German Russians recall music traditions
Organizers of the Dakota Memories Oral History Project, in cooperation with Prairie Public Broadcasting, will air a new radio program titled “We Always had to Sing: German-Russian Music in the Old Days.”
The program will air on Tues., March 19, at 3 p.m. and 7 p.m.
One person after another tells us how, in the old days, “we always sang” and made music. You can hear about church music, lullabies, accordions, playing for dances and just for fun. Music was clearly a big part of the life of the German-Russian families who lived here on the northern Great Plains.You can hear stories about it, and a few verses of some old songs, on this radio special. The narrators grew up on the Northern Plains in the regions of South Dakota, North Dakota and Saskatchewan.
The commentary is by North Dakota State Sen. Robert Erbele, who grew up in a German-Russian family, living on the homestead near Lehr. Erbele has a lifelong interest in music and is featured in Prairie Public’s awardwinning 2005 documentary, “A Soulful Sound: Music of the Germans from Russia.”
Louis Helfrich, born in Glen Ullin, said, “At Christmas time we always sang, when we were doing dishes we sing, or if we were driving to town to go to church we’d sing, we’d sing on the way home from church.”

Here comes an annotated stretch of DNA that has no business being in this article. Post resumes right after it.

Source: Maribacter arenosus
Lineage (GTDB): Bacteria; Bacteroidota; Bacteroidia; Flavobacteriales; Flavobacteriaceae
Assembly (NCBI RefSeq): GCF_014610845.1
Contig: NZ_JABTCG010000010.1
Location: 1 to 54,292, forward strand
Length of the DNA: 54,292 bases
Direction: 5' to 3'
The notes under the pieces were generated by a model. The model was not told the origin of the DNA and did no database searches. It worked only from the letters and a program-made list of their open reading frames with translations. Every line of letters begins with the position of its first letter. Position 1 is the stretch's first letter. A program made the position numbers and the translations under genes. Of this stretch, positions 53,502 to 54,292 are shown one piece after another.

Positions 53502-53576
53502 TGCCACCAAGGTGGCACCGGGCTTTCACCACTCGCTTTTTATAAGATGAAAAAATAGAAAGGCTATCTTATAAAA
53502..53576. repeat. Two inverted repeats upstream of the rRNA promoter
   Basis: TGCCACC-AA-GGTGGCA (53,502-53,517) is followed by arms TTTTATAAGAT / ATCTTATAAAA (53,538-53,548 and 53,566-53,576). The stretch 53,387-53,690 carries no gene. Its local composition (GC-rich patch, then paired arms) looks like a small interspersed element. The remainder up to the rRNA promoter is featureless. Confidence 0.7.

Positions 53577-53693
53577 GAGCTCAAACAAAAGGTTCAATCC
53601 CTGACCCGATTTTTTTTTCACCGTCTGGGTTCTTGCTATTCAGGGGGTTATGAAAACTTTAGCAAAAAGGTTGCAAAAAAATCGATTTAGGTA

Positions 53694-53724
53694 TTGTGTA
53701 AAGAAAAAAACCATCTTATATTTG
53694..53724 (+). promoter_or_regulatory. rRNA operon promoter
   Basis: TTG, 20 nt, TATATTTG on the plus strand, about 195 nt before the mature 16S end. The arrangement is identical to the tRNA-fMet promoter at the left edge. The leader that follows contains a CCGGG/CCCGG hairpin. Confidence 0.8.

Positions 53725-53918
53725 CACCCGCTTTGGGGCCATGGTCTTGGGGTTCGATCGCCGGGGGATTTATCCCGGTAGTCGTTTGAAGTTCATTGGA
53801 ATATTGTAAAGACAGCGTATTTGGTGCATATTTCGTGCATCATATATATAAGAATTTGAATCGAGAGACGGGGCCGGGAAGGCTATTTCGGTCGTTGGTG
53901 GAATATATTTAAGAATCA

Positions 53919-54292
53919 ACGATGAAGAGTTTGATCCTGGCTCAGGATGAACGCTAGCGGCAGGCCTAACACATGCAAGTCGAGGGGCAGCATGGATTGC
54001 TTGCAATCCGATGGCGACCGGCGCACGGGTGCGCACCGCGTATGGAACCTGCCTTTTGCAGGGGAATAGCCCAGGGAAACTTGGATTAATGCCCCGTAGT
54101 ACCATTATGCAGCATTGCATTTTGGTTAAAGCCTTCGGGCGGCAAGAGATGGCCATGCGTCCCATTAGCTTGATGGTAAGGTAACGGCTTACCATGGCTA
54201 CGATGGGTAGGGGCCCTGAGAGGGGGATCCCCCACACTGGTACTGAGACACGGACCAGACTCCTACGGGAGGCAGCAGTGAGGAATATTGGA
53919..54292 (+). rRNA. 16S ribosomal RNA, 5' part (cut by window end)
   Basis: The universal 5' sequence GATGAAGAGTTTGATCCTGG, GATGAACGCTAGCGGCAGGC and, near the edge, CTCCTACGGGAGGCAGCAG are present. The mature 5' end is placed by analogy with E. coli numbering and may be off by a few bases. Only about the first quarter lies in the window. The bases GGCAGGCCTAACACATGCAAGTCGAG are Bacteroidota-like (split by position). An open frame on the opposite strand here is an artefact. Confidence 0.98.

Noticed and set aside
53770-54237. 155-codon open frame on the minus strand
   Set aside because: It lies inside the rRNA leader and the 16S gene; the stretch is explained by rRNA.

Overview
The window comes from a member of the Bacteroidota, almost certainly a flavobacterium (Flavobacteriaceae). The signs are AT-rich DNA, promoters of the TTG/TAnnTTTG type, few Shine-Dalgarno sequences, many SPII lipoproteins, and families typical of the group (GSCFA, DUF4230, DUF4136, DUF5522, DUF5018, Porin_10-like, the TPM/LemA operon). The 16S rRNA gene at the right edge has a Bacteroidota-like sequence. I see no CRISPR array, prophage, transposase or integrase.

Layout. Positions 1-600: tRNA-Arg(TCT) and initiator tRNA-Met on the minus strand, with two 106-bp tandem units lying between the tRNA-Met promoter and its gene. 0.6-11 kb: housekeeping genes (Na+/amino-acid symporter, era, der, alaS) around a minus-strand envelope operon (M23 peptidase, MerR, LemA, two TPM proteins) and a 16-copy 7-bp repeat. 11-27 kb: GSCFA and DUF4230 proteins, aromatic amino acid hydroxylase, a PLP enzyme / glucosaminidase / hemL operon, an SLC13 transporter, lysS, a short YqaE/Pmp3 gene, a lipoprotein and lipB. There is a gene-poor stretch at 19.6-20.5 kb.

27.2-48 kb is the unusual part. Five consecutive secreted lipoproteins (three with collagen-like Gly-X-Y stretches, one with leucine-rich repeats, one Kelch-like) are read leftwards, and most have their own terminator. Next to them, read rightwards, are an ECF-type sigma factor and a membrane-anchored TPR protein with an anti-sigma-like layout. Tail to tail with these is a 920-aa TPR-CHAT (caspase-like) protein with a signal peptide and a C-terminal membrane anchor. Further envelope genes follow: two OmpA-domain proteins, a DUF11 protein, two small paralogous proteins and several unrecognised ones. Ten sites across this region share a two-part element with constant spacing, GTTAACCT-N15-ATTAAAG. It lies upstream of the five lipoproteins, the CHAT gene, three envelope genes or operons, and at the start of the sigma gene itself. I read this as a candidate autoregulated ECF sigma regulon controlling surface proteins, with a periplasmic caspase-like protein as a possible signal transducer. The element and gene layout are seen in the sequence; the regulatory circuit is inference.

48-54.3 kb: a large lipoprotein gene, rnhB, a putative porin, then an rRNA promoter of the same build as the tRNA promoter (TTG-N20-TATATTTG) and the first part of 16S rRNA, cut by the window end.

His family was not unusual, judging from what the other narrators say. Mona Leippi, from Regina, Saskatchewan, talked about her father, and how he “went to no ends to find used instruments and we had a little band that would be maybe 30 children. We played mostly hymns and simple marching kind of music.”
Ruben Richard Wolf remembers at threshing time “my Dad said, ‘If you work real hard I will buy you an accordion.’Then he proceeds to play the accordion for us.”
All in all, 16 people share their memories of music among the German-Russians in the early and mid-twentieth century.
Public interest in documenting and preserving German-Russian ethnic identity inspired the launch of this oral history project in 2005. For four years, organizers traveled the Northern Plains, gathering stories and documenting family relationships and childhood memories of second and third generation Germans from Russia.
The NDSU Libraries’Germans from Russia Heritage Collection and Prairie Public provide major funding for the program. A CD of the radio program will be available for $20. To pre-order the CD, contact Jeremy Kopp, Special Collections Associate, at (701) 231-6596 or Jeremy. Kopp@ndsu.edu.
The program can be heard on North Dakota stations 90.5 FM in Bismarck, 89.9 FM in Dickinson, 91.7 FM in Devils Lake, 91.9 FM in Fargo, 89.3 FM in Grand Forks, 91.5 FM in Jamestown, 88.9 FM in Minot and 88.7 FM in Williston.